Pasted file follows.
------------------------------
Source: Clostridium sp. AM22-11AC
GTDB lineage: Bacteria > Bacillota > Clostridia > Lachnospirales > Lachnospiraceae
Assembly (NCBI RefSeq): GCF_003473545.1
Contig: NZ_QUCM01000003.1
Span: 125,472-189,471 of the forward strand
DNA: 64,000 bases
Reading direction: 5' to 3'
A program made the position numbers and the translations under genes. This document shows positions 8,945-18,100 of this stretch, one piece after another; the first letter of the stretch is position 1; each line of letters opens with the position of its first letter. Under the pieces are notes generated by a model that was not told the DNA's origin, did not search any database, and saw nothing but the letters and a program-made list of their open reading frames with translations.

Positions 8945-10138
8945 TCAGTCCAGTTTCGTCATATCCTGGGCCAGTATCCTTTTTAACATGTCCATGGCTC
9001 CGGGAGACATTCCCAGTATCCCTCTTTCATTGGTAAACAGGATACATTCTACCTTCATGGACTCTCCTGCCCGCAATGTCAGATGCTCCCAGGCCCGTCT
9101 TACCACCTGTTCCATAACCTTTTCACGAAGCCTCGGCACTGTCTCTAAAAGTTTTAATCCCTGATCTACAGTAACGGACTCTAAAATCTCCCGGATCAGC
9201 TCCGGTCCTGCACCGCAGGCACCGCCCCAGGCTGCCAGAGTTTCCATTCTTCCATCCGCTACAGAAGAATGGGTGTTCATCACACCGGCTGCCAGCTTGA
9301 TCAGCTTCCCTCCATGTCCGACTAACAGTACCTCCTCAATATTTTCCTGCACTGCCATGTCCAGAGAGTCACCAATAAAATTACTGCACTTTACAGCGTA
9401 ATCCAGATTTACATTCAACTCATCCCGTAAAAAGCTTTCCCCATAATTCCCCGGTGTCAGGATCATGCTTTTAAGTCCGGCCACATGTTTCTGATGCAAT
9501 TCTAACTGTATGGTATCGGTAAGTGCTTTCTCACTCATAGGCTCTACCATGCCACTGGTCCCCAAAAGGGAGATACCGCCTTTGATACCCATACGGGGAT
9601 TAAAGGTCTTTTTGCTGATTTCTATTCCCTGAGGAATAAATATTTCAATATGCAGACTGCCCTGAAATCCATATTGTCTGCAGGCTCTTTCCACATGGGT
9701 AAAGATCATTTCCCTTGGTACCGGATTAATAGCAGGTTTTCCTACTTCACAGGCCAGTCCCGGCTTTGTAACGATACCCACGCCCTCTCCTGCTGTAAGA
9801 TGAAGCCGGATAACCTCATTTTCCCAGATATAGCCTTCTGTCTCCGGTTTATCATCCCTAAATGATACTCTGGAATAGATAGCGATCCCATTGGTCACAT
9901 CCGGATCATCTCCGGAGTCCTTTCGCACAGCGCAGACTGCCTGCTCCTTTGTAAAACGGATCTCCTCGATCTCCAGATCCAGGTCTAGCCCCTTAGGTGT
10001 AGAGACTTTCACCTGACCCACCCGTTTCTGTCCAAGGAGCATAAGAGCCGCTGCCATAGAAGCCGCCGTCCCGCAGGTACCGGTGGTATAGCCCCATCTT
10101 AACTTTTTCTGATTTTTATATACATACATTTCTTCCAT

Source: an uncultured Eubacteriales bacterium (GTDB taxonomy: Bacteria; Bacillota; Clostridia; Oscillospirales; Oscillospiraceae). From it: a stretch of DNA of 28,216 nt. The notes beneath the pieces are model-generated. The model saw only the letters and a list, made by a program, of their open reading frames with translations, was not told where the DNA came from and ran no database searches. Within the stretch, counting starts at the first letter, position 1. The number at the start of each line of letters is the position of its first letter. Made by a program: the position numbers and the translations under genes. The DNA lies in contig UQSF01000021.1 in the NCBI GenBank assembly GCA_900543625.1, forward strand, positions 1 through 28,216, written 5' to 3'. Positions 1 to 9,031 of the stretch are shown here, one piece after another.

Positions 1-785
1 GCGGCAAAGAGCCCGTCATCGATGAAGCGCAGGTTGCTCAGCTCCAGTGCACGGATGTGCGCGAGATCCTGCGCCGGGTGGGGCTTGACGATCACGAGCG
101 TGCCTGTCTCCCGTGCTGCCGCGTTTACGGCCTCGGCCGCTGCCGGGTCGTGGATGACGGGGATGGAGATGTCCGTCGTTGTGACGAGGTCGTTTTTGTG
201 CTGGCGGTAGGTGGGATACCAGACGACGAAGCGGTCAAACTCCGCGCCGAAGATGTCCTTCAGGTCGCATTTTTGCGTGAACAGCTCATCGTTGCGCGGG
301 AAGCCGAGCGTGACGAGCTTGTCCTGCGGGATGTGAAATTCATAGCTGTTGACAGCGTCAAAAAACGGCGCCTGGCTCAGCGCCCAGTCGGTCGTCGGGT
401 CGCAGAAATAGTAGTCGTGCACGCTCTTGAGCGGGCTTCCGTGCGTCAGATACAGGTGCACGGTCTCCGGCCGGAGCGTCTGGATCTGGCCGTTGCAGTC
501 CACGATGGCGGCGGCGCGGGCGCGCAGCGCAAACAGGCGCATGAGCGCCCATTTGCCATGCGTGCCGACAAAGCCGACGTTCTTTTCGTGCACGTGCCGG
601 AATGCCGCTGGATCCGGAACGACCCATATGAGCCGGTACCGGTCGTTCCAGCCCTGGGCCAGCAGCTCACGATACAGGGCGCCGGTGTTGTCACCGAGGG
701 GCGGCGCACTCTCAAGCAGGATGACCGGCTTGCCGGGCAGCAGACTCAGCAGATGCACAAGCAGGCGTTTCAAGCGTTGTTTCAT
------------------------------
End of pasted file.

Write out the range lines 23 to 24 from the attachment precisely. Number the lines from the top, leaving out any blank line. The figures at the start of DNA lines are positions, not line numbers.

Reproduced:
Source: an uncultured Eubacteriales bacterium (GTDB taxonomy: Bacteria; Bacillota; Clostridia; Oscillospirales; Oscillospiraceae). From it: a stretch of DNA of 28,216 nt. The notes beneath the pieces are model-generated. The model saw only the letters and a list, made by a program, of their open reading frames with translations, was not told where the DNA came from and ran no database searches. Within the stretch, counting starts at the first letter, position 1. The number at the start of each line of letters is the position of its first letter. Made by a program: the position numbers and the translations under genes. The DNA lies in contig UQSF01000021.1 in the NCBI GenBank assembly GCA_900543625.1, forward strand, positions 1 through 28,216, written 5' to 3'. Positions 1 to 9,031 of the stretch are shown here, one piece after another.

Positions 1-785